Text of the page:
The Trans-Canada Jay Highway

My 2022 Canada Big Year

by Robert Baumander

January 4, 2024

Birding changed my life. . .

I shouldn’t be alive. I was born in 1960 with multiple birth defects and now live with a laundry list of chronic conditions for which only modern medicine has kept me alive and mostly well, all these many years. I spent the first 51 years of my life flitting along, thinking many times I had found my passion: magician, escape artist, photographer, cyclist, baseball videographer. But in late 2011, I saw the movie “The Big Year,” and by the time I left the theatre I knew I had finally found my true passion, the one thing that was missing from my life: birding.

It was not just everyday birdwatching I craved, but chasing, listing, traveling to see the birds. Birding, combined with my love of photography, travel and the natural world.

After listening to Mark Obmascik’s book, The Big Year (the basis for the movie) I knew what I had to do. So, as a novice birder, I attempted a rookie Big Year in 2012, having never used binoculars until Christmas Day 2011, and saw 600 species, for the most part, being guided by experienced birders wherever I went. In the early months, I had no idea what I was doing, but I was committed to learning everything I could about birds, birders, and Big Years by the time I saw my last species on December 30, 2012, a White-crowned Pigeon near Key West Florida.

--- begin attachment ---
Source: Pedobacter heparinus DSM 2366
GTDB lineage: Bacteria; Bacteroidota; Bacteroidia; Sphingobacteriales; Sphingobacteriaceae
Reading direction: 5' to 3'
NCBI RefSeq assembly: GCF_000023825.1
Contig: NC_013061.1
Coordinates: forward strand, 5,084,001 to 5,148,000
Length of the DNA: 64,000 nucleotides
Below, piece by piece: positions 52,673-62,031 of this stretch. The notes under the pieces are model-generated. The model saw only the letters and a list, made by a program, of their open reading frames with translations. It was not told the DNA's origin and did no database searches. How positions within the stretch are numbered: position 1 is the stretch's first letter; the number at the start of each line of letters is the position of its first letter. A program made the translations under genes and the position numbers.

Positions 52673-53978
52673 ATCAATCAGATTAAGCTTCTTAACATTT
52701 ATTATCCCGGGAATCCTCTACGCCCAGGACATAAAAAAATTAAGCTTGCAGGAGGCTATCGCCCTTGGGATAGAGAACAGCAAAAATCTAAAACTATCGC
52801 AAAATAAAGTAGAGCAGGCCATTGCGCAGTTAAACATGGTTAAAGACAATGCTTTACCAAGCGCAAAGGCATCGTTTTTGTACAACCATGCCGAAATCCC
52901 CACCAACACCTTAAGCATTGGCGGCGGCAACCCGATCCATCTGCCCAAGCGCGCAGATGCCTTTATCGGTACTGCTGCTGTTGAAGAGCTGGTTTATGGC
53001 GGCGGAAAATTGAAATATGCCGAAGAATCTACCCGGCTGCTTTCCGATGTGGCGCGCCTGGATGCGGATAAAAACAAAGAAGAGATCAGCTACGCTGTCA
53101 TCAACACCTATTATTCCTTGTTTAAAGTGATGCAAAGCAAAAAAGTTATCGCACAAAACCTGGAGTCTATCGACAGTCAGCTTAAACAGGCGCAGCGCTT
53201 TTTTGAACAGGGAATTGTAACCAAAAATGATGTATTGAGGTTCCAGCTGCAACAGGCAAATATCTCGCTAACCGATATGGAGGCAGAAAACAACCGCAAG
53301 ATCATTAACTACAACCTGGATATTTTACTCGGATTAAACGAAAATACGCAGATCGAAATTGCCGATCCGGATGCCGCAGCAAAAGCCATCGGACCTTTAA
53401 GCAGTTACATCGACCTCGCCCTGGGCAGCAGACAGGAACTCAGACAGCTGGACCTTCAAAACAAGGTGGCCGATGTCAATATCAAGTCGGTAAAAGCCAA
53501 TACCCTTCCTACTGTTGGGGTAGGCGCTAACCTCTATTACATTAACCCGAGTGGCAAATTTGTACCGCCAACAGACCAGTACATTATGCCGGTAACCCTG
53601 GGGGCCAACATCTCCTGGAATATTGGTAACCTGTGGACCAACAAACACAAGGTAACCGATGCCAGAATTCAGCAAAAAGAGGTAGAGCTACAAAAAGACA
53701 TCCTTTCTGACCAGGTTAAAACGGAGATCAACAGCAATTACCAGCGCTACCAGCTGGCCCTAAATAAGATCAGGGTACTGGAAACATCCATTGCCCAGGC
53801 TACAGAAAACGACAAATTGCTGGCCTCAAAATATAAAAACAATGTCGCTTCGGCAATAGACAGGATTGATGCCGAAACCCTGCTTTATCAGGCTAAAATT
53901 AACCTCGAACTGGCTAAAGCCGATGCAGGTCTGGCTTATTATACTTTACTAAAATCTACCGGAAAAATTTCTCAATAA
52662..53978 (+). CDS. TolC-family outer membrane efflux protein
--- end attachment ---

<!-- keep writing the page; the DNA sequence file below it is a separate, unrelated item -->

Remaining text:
Since then, I have birded all around North America, and by the end of 2021 I was approaching 700 species for the official ABA Area List. It was near the tail end of COVID-19 and I was itching for a new adventure. Had it not been for travel restrictions, I might have spent my time, (and money), chasing rarities throughout the ABA Area. Instead, I was mostly birding at home in Ontario, and it didn’t look good for international travel any time soon, so Lower 48 rarities would have to wait.

Canada was mostly open, and I had not yet birded in all the provinces and territories. I figured, now that I was officially retired from my 40 years as Video Coordinator for The Toronto Blue Jays Baseball Club, I would see the country and bird in as many places as my health, time, and money would allow me to get to.

Dovekie: Jan. 1, 2022. Crystal Crescent Beach Provincial Park, Halifax County, Nova Scotia.

Somewhere along the line, during my planning, I was suddenly committed to a Canada Big Year. As it turned out, not a lot of people had ever done that. ABA Big Years, sure. Provincial and State Big Years, t hat too. But Canada? Only a few had attempted it, and only two people had ever topped 450 species, a couple birding together, in one year. I wanted to try and see if I could do that too, birding mostly on my own this time.

Down East. . .